||This article may be expanded with text translated from the corresponding article in the French Wikipedia. (December 2008)|
|Intercommunality||Cœur de Nacre|
|• Mayor (2008–2014)||Jean-Alain Tranquart|
|• Land1||3.03 km2 (1.17 sq mi)|
|• Population2 density||640/km2 (1,700/sq mi)|
|INSEE/Postal code||14562 / 14750|
|Elevation||2–30 m (6.6–98.4 ft)
(avg. 10 m or 33 ft)
1 French Land Register data, which excludes lakes, ponds, glaciers > 1 km² (0.386 sq mi or 247 acres) and river estuaries.2 Population without double counting: residents of multiple communes (e.g., students and military personnel) only counted once.
Up until July 1851, Saint-Aubin-sur-Mer was part of the commune of Langrune-sur-Mer. Upon its creation in 1851, Saint-Aubin had a population of 1,153 and Langrune 1,129. During the second half of the 19th century, the population of Saint-Aubin declined to the point that in 1901, there were only 727 inhabitants. In July 1876, a train station was opened in Saint-Aubin along the Caen à la mer line, permitting the development of a sea resort. During the 20th century, the population more than doubled.
World War II
Saint-Aubin-sur-Mer is located at the eastern end of Nan Sector of Juno Beach, one of the landing sites on D-Day, at the beginning of the Battle of Normandy, during World War II. On D-Day the infantry of the North Shore Regiment of New Brunswick landed there, and were backed up by the armour of the Fort Garry Horse (also known as the 10th Armoured Regiment). Le Régiment de la Chaudière of Quebec came ashore in reserve. About 100 defenders garrisoned the town and they were largely unaffected by the preparatory barrage. As such they were able to put up heavy resistance at the beach and in the town as the Canadians pushed inland.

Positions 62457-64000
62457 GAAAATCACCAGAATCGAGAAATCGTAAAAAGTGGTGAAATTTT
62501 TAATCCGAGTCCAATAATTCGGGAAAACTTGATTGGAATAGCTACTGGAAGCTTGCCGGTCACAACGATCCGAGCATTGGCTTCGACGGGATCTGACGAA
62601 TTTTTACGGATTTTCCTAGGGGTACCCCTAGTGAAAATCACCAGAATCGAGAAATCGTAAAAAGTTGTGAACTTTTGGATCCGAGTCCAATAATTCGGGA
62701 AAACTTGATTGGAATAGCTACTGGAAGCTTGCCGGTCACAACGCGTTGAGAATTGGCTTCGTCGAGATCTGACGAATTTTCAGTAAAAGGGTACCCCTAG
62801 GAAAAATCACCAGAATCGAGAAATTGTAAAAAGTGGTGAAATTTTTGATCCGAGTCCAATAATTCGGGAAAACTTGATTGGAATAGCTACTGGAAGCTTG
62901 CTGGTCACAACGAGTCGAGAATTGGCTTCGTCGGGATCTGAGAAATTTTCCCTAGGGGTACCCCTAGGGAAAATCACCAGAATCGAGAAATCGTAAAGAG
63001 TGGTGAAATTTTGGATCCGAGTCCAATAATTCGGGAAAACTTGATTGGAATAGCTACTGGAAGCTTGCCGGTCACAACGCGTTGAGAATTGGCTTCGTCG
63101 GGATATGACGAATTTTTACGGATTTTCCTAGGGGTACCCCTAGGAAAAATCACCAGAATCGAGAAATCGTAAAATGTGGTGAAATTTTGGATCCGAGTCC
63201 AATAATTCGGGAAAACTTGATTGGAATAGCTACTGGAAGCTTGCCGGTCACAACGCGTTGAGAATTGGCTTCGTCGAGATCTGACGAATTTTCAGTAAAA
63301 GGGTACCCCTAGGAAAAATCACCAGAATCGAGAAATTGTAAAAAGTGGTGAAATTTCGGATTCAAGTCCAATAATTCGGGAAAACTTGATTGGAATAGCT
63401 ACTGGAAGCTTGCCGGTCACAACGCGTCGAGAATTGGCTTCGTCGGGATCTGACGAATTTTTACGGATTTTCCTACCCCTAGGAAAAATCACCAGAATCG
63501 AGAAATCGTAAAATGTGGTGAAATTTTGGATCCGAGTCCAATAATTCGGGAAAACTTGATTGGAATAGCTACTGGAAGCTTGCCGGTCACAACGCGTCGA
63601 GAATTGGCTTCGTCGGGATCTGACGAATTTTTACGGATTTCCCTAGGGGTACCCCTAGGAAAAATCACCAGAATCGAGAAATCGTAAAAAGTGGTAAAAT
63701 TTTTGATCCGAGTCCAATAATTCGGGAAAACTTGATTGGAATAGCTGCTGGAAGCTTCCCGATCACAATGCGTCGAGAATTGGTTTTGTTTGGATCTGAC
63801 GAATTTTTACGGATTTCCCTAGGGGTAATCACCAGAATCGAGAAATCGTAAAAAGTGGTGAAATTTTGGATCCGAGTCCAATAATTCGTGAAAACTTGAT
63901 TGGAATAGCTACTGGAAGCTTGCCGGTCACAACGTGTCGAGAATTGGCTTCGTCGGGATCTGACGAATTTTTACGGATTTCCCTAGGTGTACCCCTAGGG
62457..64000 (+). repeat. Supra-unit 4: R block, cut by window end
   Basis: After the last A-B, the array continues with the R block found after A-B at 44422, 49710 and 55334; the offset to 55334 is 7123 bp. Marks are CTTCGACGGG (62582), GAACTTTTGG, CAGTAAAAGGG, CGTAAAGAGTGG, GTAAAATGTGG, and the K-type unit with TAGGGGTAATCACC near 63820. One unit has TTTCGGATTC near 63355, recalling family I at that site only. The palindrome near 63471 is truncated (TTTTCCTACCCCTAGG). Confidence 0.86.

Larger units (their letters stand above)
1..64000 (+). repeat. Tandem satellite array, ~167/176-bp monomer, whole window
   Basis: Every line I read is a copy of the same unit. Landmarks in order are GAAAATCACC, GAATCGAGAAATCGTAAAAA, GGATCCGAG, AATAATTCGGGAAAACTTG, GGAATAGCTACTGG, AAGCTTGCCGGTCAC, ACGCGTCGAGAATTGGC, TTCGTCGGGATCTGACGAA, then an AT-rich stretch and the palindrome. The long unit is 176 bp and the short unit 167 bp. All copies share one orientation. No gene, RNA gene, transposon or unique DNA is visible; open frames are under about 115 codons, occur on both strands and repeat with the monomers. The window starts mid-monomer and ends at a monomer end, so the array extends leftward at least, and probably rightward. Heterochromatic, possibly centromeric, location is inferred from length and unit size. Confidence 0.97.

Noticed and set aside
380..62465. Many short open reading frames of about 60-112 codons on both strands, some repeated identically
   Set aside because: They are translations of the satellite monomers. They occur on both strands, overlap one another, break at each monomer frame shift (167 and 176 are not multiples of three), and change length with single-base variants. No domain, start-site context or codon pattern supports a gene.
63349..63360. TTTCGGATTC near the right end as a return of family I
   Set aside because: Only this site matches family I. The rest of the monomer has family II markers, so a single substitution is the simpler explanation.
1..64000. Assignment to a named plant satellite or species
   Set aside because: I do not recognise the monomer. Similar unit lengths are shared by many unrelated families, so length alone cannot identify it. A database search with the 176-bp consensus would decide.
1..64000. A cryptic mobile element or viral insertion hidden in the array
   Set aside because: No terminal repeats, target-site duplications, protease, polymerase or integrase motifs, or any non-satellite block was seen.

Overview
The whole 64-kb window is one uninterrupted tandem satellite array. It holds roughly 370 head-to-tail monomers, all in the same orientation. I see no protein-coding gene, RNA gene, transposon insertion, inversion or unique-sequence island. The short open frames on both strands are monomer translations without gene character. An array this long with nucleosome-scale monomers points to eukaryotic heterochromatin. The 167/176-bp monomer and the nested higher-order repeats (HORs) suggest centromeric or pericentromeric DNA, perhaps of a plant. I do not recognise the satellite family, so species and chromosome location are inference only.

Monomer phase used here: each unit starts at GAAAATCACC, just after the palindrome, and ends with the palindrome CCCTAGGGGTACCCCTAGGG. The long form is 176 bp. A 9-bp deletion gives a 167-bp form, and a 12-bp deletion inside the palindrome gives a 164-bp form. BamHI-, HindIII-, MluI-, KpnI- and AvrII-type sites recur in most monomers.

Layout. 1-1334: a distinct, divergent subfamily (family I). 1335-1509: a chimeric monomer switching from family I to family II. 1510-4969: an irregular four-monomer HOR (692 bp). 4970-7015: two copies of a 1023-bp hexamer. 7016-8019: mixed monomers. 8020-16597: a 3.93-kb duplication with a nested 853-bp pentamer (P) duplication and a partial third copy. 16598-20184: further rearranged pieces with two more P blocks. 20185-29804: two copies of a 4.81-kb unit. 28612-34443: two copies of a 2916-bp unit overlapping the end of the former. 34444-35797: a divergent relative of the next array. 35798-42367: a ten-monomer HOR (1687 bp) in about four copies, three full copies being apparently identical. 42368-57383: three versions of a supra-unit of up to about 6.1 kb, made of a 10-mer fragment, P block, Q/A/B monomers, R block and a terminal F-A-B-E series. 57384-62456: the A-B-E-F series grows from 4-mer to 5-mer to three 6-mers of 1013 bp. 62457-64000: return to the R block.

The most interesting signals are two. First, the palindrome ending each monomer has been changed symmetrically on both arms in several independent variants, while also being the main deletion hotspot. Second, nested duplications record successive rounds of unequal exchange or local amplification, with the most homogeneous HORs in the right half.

- Every summer in the middle of August, Saint-Aubin hosts a week-long festival called La semaine acadienne, composed of concerts by musical groups from Acadia, a Tintamarre, an open-air ball, exhibitions, documentary film showings, etc. The festival also pays tribute to the Acadian soldiers of the North Shore Regiment of New Brunswick who landed on the beach of Saint-Aubin on June 6, 1944.
The commune is twinned with:
- Bathurst, New Brunswick, Canada - many soldiers that died in Saint-Aubin were from there
- Emsworth in Hampshire, England
- "Collection complète des lois, décrets, ordonnances, règlements et avis du Conseil d'État, 1851, page 282".
- George Willis Cooke A Guidebook to the Poetic and Dramatic Works of Robert Browning (Boston: Houghton, Mifflin, 1891) p. 316
- "Semaine Acadienne".
- "Grand tintamarre". Calvados Tourisme. Conseil Général du Calvados. Archived from the original on 11 April 2014. Retrieved 11 April 2014.
- Official web site
- TCSA Official site of the Tennis Club association (7 clay courts)
- CBC Digital Archives - D-Day: St. Aubin remembers
|Wikimedia Commons has media related to Saint-Aubin-sur-Mer (Calvados).|